In this study, adolescents having poor knowledge of nutrition were positively associated with inadequate dietary diversity. The current study is supported by studies conducted in Luxembourg [60] and Jimma [47]. This is evidenced that as adolescents’ knowledge about disease increases, they start to take more diversified food [53]. Similarly, an evidence from Greece study revealed that having essential knowledge about food was important to maintain good health [61].

Inadequate dietary diversity among adolescents who live in family size of five and more was 2.05 times higher than adolescents living in family size less than five. The current finding is consistent with study conducted in South Africa [62] and Ethiopia [19]. It is a basic truth that as the number of family members increased, they face the economical insufficiency to meet their family needs. Because of this, they put their time to fulfill the daily needs, rather on diet quality.

Even though the study has several strengths, they had some little limitations. The limitation of this study was it did not address portion size estimation of food eaten by participants because of financial and time constraints. The data was collected through a 24-h dietary recall method which may be prone to recall and social desirability bias.

Conclusion and recommendations

The proportion of inadequate dietary diversity was a significant figure which needs policy attention. Family size, sex, knowledge on nutrition, and education level of the mother were affecting the dietary diversity of adolescents. Animal source foods and fruit/vegetables were the least consumed food groups. In order to break intergenerational cycle of malnutrition, promoting diversified food consumption is a good opportunity, since today adolescents are tomorrow mothers Developing a nutrition education program and establishing a nutrition club in the school will be a better approach to reduce the problem. Moreover, formulating special nutrition education programs for mothers who have low educational status will improve the practice of diversified food consumption.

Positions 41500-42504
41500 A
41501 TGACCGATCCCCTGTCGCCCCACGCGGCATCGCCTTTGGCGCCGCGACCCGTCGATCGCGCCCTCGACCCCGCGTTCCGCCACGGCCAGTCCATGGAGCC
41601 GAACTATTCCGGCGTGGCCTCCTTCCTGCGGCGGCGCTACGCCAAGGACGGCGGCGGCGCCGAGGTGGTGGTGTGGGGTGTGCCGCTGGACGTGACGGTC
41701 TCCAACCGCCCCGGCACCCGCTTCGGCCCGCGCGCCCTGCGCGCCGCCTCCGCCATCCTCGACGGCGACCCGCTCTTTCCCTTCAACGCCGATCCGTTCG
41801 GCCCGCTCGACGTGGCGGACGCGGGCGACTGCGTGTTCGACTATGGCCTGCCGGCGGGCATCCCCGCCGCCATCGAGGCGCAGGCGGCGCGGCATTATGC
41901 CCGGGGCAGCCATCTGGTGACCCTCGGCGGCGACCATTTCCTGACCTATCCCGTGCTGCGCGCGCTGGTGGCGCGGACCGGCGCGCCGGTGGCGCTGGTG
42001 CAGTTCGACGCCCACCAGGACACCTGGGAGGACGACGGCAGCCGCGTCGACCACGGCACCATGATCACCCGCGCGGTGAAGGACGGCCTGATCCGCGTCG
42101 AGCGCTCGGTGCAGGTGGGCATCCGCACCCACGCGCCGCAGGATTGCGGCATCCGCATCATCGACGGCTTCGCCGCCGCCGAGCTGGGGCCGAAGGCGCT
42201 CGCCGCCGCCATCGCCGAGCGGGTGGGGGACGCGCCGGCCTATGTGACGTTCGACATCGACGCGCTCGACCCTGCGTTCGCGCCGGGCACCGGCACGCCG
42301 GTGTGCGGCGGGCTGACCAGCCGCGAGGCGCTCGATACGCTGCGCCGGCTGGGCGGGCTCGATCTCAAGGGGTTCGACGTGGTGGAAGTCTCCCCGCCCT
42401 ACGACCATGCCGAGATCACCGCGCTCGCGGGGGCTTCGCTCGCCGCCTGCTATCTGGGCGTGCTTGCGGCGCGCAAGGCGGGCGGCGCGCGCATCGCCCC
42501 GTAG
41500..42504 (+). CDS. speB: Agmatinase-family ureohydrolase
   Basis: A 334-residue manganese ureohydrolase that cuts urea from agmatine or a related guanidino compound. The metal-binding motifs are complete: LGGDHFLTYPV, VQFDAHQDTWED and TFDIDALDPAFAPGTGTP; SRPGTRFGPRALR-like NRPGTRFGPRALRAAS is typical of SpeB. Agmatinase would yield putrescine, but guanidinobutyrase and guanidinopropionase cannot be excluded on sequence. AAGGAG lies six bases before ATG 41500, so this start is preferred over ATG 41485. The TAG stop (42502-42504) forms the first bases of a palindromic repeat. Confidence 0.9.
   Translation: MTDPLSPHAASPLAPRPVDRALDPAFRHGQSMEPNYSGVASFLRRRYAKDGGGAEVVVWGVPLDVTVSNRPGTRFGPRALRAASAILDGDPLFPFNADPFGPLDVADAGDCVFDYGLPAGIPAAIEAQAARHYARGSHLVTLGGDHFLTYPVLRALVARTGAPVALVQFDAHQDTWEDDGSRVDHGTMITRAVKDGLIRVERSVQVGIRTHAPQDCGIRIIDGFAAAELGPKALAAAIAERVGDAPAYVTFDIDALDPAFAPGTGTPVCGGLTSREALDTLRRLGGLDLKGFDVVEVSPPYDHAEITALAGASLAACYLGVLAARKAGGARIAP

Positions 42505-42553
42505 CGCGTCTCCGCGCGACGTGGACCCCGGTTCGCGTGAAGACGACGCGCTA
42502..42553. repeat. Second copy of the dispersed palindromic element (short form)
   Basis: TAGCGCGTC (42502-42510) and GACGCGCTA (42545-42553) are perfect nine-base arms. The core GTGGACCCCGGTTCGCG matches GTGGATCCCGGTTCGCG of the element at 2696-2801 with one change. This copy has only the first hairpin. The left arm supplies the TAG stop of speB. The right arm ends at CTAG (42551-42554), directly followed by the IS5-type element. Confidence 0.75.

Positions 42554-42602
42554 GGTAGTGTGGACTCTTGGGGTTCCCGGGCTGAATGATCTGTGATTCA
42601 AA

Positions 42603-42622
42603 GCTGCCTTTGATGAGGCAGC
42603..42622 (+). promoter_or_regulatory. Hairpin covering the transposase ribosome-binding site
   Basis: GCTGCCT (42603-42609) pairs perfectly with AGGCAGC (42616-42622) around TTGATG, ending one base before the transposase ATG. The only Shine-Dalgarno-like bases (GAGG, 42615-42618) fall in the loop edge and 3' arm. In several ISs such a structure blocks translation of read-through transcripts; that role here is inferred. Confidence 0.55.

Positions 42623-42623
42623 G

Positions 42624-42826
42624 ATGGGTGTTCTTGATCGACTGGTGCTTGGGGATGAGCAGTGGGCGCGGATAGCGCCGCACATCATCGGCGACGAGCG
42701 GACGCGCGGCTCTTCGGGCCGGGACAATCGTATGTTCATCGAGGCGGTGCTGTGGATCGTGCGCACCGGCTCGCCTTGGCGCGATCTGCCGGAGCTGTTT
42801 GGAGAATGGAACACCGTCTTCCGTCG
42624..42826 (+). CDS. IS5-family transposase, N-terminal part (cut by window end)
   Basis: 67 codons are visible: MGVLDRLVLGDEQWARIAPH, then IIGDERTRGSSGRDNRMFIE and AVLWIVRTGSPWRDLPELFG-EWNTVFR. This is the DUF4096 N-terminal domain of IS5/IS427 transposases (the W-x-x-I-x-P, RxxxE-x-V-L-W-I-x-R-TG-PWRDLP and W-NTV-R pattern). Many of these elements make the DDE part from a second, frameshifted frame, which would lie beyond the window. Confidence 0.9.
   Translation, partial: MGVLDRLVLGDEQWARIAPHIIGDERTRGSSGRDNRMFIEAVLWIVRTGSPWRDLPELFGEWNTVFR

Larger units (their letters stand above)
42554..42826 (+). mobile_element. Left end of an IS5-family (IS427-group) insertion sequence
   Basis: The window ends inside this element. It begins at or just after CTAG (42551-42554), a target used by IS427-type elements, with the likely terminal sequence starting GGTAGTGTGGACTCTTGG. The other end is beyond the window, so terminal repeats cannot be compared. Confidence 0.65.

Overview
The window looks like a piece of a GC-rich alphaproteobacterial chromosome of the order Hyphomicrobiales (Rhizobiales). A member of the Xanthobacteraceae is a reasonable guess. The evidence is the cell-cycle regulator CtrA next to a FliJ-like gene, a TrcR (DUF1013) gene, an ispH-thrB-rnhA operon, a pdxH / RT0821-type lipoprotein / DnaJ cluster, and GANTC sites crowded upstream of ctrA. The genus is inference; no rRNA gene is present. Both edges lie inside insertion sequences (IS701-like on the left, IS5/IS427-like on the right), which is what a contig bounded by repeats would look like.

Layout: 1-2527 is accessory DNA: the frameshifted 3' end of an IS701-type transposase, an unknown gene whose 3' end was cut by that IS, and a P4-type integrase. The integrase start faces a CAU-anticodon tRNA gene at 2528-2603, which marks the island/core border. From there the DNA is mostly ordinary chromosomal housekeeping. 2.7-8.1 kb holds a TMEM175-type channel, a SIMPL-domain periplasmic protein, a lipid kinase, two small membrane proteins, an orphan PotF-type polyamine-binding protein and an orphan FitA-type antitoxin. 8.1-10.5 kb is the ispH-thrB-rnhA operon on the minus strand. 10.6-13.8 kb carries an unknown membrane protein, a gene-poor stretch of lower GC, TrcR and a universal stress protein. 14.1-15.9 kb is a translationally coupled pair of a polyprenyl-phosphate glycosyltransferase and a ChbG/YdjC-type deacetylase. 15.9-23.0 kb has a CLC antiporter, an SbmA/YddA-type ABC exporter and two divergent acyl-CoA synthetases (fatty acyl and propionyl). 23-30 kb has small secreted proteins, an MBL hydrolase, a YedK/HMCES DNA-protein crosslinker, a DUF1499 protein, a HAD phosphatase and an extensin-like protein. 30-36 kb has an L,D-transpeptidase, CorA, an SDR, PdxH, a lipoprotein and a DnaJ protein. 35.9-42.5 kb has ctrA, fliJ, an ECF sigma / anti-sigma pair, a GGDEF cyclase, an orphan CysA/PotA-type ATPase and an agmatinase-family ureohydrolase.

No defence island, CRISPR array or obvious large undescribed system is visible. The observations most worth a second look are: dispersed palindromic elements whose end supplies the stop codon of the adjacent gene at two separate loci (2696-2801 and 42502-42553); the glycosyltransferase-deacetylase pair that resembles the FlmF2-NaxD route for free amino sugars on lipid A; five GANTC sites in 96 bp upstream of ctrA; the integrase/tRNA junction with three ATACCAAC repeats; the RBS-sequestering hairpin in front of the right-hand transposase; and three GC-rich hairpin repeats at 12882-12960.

Availability of data and materials

The datasets used and/or analyzed during the current study are available from the corresponding author based on reasonable request.


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First of all, we would like to thank the University of Gondar for providing this chance and the opportunity to carry out this research. We also thank the Woldia education office, school head teachers, and study participants. Lastly, we acknowledge our friends for their continuous emotional and material support.


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Authors and Affiliations



MLE designed research proposal, supervised the data collection, analyzed the data, and wrote, edited, and approved the manuscript. GA, BM and BLE participated in the design of the study, performed statistical analysis, and reviewed, edited, and approved the proposal and manuscript.

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Correspondence to Melese Linger Endalifer.

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The study was conducted as per the Helsinki Declaration for biomedical research. Ethical approval and clearance were obtained from the University of Gondar Institute of public Health Research Ethical Review committee with a reference number of IPH/2849/02/2016. An ethical clearance letter was submitted to the Woldia Education office and a permission letter was obtained. Informed written consent was taken from each student and informed written consent was taken from their parents for those students whose age less than 18.

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The authors declare that they have no competing interests.

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Endalifer, M.L., Andargie, G., Mohammed, B. et al. Factors associated with dietary diversity among adolescents in Woldia, Northeast Ethiopia. BMC Nutr 7, 27 (2021).